It started as a relatively routine cattle rustling investigation. But things quickly deteriorated when six of the missing cows wandered onto the 3,000-acre Brossart property in Nelson County in northeastern North Dakota.
County Sheriff Kelly Janke was on the rustlers' trail. But he knew that the Brossart family had a worrying reputation. They were affiliated with the Sovereign Citizens Movement, a reputed extremist group. So no one was surprised when three family members pulled weapons on Janke's deputies as they approached the ranch.
No one wanted a gunfight. The deputies retreated and called out the regional SWAT team, state highway patrol and a bomb squad. But the vastness of the property made it hard to know where danger might lurk. The 1,000-square mile County has only four people per square mile.
So Janke also called in the drones.
He formally requested deployment of the Predator B drone, commonly used in Iraq and Afghanistan, which flies out of Grand Forks Air Force Base, and is under the control of U.S. Customs and Border Protection Flying at an inconspicuous altitude of two miles, the images sent back to the command post revealed where the suspects were—and, most importantly, that they were no longer armed. The three men were arrested without incident.
The June 23, 2011 operation represented the first time civilians had been arrested in connection with a use of a drone.
It triggered a political and media backlash.
Janke refuses to discuss the operation with the media, As many as 24 additional drone flights have since been used by civilian law enforcement agencies in North Dakota. It reflects the growing trend of law enforcement agencies, particularly in rural areas, to use Unmanned Aerial Vehicles (UAVs) to help them police remote, hard-to-access areas around the country.
The use of drones has proven effective in Iraq and Afghanistan. But their civilian application has been met with mixed emotions since Congress authorized their use by U.S. Customs and Border Protection in 2005 to perform surveillance along the U.S.-Mexican Border for illegal immigrants, human trafficking and narcotics smuggling.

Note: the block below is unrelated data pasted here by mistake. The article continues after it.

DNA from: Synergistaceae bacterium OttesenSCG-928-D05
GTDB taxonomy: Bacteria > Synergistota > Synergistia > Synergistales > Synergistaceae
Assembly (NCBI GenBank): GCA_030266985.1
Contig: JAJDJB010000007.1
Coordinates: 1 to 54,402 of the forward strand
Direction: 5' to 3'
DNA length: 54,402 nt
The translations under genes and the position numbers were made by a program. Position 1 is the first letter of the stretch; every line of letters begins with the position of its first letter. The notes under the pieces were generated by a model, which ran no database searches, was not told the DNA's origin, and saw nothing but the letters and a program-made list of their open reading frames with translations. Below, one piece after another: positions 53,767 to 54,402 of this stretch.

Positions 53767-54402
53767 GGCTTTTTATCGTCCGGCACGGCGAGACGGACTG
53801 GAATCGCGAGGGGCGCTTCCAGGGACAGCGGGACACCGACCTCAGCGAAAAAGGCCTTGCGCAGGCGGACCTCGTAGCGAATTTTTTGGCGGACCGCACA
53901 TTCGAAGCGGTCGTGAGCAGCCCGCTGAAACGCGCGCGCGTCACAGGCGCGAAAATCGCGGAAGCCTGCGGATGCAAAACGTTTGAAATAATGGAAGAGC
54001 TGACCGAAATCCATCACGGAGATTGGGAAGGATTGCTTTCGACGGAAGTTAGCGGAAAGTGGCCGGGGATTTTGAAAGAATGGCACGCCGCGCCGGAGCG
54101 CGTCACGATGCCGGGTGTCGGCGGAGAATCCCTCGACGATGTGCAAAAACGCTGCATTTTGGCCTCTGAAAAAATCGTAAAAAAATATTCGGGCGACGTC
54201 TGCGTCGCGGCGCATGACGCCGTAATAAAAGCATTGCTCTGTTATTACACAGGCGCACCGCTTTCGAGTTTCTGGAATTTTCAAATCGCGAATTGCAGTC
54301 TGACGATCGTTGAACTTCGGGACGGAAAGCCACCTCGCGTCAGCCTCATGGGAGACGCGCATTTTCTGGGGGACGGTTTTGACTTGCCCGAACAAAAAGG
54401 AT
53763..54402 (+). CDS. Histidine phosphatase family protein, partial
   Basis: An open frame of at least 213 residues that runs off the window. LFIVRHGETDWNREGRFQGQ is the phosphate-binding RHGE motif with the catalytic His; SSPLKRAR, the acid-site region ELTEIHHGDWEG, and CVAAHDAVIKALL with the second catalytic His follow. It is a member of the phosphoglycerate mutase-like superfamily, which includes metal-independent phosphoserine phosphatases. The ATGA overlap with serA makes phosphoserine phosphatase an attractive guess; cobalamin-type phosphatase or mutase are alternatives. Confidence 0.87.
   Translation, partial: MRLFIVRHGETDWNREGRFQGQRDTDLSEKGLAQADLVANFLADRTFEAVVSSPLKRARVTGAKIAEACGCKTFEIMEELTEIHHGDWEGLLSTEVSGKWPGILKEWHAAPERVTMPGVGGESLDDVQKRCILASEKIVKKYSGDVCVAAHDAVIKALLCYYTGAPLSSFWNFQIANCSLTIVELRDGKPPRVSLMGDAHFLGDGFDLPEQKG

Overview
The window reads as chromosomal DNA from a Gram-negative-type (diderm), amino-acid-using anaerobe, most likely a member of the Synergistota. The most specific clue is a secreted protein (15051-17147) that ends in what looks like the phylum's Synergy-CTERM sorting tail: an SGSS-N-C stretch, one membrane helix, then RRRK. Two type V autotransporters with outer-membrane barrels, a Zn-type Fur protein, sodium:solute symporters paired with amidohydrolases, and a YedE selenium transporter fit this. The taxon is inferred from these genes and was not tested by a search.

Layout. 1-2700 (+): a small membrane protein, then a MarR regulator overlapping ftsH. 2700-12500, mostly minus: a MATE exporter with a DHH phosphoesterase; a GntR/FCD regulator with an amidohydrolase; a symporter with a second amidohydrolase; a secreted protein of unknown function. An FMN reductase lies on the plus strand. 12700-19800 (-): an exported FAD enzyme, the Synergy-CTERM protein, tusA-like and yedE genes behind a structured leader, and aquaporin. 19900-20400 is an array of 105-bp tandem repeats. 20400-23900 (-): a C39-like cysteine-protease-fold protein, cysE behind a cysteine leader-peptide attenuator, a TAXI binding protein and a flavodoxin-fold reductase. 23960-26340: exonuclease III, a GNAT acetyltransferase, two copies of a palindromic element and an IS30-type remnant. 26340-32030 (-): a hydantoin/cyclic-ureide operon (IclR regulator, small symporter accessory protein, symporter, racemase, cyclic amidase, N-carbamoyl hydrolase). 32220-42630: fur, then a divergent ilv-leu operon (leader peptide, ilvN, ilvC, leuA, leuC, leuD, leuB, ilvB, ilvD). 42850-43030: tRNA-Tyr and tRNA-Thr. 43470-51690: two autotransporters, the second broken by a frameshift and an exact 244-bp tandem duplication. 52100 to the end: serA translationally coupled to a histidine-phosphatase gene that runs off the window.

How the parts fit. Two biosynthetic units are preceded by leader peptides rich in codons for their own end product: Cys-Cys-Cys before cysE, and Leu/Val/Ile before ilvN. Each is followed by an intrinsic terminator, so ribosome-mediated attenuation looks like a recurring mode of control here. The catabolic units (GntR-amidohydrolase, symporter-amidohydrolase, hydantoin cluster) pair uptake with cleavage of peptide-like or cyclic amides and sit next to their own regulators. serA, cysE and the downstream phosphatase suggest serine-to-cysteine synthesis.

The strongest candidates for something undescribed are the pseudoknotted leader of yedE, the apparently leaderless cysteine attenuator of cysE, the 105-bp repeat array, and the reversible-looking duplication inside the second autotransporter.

A drone was first used by the Texas Department of Public Safety in 2009 to pre-empt a SWAT raid on a house outside Austin, but the technology has managed to stay off the radar screen until the Nelson County raid in June 2011.
The Federal Aviation Administration is expected to have regulations governing their use in commercial airspace by the end of this month. So far, four police agencies have been approved to use UAVs: the Mesa County Sheriff's office in rural Colorado, Miami-Dade Police, Lane County Sheriff, Ore. and the Texas Department of Public Safety
Many law enforcement authorities consider drone surveillance technology an invaluable tool when there is limited manpower or the terrain is too remote or rugged to conduct land-based surveillance or search and rescue missions.
The North Dakota case illustrates, according to some, it benefit for increasing officer (and suspect) safety. Once the airborne surveillance confirmed the suspects were not armed, police could use the appropriate amount of non-lethal force.
Dale Patrick, spokesman, Queen Anne's County Sheriff's Office said his department recently had a fugitive search that required the assistance of five additional agencies.
“Had we had a drone, it would have been a great assistance,” he said.
Patrick said a Jan. 23, 2011 article in The Washington Post caused “more headaches for us about drones than we expected.” According to Patrick, his department was erroneously identified as having purchased a drone when in fact they were invited to attend a training session by the Department of Justice.